How to Have a Peaceful Holiday Season – Part 7 The Morning

Note: This is a yearly re-broadcast series to help parents prepare for, and have a more peaceful holiday season, we will be presenting the entire contents of my e-Book How to Turn Holiday Stress into Peaceful Family Time – On Sale for the Holidays between now and Christmas.

Don’t let the Holidays sneak up on you—they come every year around the same time. Many of our children have great difficulty staying regulated during this time—as do their parents. Be prepared. Plan ahead. Don’t let your frustration, fear or anger ruin the season. Use the Stress Model to help bring calm and peace on earth and goodwill toward all— especially children and parents!

The Morning | All right you’re going to get up. You’re going to wake your children up slowly. This will help their Circadian rhythm, an area in their brain, a body/mind experience controlled by a little area in the brain. This helps their Circadian rhythms turn on slowly and wake up. After you’ve done that, you give them five or ten minutes. I teach a parenting technique called Ten-Twenty-Ten. It gives your child ten minutes of quality time and attention first thing in the morning before they wake up. They receive twenty minutes in the afternoon when they arrive home from school or you get home from work. Finally, give them ten minutes of quality time and attention in the evening. If you’ll do that, it will have a significant impact on your child’s behavior. It will have a significant positive impact.

Once we have our children fully awake, they start getting ready. They’ve been calmly awakened. They feel good. We’re going to give them a nutritious breakfast. A tasty, nutritious breakfast will start their systems activated correctly. Then they are going to get dressed and we’re going to be heading out the door early this time. We’re not waiting until the last minute. We’re leaving early. For some adoptive or foster parents, there might be additional considerations. They might be afraid to get into the car.

What are you going to say to a child who is afraid. The child could be ten and under. They could even be twelve and under. Typically, teenagers can handle this transition a little easier. What you’re going to say to your child is, “I know getting in the car can feel scary but we’ll be back and you’ll be okay. We’re going to have a good time, and everything is going to be alright.” Reassure your child that everything is going to be okay.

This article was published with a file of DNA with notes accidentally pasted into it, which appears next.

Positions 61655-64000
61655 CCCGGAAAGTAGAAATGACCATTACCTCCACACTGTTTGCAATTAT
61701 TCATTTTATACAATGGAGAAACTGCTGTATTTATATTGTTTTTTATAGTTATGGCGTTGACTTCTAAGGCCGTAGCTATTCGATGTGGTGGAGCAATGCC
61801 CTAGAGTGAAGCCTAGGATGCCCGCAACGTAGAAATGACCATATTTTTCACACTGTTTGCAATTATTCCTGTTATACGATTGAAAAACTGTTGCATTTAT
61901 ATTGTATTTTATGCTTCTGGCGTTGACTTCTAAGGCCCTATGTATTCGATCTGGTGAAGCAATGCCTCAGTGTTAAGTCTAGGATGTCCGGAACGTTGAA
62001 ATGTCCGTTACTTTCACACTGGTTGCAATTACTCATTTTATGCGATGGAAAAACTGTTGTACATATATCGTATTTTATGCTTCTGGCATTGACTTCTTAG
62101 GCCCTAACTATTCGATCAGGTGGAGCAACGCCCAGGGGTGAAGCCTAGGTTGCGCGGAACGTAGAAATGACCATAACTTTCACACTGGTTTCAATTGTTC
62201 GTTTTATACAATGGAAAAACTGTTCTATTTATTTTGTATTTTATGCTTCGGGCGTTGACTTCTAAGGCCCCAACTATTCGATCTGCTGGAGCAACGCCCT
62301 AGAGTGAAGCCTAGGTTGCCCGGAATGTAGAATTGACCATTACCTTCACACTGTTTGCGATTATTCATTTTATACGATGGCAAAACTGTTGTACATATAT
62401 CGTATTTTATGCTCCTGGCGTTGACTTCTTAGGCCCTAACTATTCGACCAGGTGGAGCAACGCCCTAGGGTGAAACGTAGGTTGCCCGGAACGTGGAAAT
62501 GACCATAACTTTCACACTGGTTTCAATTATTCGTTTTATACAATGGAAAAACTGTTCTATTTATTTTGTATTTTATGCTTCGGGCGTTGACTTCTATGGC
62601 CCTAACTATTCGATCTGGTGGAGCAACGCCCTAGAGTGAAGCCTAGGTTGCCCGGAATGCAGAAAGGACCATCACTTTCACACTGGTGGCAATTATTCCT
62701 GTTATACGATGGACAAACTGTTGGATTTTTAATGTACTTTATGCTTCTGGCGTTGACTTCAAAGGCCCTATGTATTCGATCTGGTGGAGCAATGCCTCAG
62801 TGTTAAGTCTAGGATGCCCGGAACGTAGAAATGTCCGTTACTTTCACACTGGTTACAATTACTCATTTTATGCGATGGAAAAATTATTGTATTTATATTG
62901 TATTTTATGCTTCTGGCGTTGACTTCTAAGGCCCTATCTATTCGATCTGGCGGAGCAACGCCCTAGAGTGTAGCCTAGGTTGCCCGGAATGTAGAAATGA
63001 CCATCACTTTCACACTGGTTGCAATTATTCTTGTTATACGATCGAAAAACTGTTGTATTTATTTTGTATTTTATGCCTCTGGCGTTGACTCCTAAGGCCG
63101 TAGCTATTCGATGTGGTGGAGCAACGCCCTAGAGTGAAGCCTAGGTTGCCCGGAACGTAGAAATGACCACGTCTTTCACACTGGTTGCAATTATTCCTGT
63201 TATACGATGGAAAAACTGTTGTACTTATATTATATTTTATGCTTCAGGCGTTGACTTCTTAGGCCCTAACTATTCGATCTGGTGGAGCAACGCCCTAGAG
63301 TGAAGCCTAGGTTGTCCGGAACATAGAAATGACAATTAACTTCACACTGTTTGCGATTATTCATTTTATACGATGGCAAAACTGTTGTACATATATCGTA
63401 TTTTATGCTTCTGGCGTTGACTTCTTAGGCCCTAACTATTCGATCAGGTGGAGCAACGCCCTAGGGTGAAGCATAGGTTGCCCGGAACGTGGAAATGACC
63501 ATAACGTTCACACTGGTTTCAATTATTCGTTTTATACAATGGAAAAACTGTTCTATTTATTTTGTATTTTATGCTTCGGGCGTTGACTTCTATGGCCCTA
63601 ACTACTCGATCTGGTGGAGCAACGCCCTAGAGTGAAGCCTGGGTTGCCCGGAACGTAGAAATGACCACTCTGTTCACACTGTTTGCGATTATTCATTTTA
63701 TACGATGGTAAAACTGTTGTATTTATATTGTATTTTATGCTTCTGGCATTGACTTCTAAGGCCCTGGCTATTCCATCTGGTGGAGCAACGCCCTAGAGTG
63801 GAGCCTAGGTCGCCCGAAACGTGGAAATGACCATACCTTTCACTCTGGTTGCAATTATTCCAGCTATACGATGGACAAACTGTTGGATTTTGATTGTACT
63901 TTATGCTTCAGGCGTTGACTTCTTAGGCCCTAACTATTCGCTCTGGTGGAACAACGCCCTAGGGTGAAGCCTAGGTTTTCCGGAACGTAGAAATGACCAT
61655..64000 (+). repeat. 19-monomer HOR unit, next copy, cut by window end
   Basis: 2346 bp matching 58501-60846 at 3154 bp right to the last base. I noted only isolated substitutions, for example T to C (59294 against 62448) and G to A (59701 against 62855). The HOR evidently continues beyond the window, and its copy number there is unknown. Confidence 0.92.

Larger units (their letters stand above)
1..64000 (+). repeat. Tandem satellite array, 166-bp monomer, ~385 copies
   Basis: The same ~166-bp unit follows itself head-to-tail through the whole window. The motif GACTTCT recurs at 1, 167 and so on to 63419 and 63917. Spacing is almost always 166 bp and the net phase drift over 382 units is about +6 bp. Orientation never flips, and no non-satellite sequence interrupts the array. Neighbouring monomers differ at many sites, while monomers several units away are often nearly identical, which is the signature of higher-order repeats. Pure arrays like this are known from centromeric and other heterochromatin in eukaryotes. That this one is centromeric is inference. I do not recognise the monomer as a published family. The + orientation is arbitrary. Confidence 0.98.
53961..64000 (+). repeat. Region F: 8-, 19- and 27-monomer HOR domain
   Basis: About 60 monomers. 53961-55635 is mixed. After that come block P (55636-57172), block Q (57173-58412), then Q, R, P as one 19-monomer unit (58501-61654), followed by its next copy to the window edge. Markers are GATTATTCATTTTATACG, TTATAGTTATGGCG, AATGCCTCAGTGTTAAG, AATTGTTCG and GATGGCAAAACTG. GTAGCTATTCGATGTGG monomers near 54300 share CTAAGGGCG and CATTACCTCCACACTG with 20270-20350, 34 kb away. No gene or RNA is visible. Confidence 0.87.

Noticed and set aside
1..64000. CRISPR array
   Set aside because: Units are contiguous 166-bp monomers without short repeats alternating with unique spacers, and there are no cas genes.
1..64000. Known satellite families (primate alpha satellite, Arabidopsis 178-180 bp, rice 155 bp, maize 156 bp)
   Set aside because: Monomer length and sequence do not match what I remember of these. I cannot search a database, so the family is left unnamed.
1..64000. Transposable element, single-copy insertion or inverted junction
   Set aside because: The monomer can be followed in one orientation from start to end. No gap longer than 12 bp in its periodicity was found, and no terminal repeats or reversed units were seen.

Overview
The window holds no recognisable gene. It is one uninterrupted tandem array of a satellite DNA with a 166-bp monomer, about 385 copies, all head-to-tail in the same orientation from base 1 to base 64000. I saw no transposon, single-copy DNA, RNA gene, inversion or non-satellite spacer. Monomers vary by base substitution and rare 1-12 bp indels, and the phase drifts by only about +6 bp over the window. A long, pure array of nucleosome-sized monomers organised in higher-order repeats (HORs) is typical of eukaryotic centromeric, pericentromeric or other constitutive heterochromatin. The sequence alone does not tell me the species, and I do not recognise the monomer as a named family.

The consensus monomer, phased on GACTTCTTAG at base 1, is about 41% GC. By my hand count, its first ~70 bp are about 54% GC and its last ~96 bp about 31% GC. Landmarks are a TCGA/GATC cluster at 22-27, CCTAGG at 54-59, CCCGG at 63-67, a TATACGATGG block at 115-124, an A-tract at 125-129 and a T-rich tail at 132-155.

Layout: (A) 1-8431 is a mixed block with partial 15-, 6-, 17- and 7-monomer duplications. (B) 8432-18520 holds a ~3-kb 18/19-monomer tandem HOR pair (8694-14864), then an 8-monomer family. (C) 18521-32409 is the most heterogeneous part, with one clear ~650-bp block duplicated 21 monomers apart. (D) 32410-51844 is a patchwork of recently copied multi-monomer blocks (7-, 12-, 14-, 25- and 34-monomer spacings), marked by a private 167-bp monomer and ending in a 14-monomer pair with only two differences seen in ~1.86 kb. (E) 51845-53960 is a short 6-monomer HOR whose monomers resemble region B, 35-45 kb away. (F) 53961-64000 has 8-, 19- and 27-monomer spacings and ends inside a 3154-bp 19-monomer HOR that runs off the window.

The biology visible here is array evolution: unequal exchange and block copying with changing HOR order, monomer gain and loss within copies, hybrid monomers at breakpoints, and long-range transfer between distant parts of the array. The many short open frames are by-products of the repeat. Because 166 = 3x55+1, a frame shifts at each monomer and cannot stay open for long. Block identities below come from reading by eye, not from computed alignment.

Now, here’s the part about sacrifice. If you know anything about investing, you know sometimes you have to invest upfront to get a payoff on the back end. Too often people want the back end payoff but they don’t want to spend time to invest upfront. Here’s the first really significant investment in your child. If you’re a two-parent household, one of the adults rides in the backseat. I know. I know. You want to spend this time with your spouse. You were hoping to be able to talk and hold hands and enjoy driving to Thanksgiving dinner...not be stuck in the back seat. Get over it. You did that last year and what happened? Ten minutes down the street you were pulling over.

We’re going to do something different this year. One parent sits in the backseat. If you are a single parent, you’ve got one child, let your child sit in the front seat with you if they’re old enough. If they’re old enough, let them sit in front with you because that will allow you to have contact with them. Even if they’re old enough to be in a car seat facing away from the airbag toward the seat, let them sit in front with you. That will allow you to have contact with them.

If you have two children, have one sit in the front and one sit in the back. The one sitting in the back should sit on the side behind you on the driver’s side. Why? We don’t want any kicking of the backseat bothering the child sitting up front. Because that’s just more stress. You’ve got one in the front and one in the back so now you’re ready to drive. Have coloring books and other activities for them. I am not against the DVD players. I am not against the CD players. However, my opinion is if you’re going to use those things, you have to cut them off at least a half an hour before you arrive at your destination. If it’s a long drive, I’d say one movie tops. Otherwise you have to cut off at least a half an hour of the movie before your destination. That gives your child’s brain an opportunity to regulate and prepare for the next transition. Keep that in mind. I think the DVD’s and games can be lifesavers. Even so, the Game Boy’s and iPods must turn off a half an hour before arriving. Just let your children know that at that point, you are going to play ‘I Spy’ or sing songs or something else together. By doing this, you are helping them transition and be calmer when you arrive.

Coming Up Next… The Arrival

You have permission to copy this and circulate to as many people as you think can be helped Help us to bring peace on earth and goodwill toward all.


Timeless wisdom for preparing yourself and your challenging child for a smooth transition through the Holiday Season. Don’t let your fear of the past haunt you this year. Get Bryan’s 4 Point Plan – Don’t let the holidays just happen!

Holiday book and cd v.2To purchase this twin-pack e-Book and mp3 audio file on sale for only $4.95 click here.

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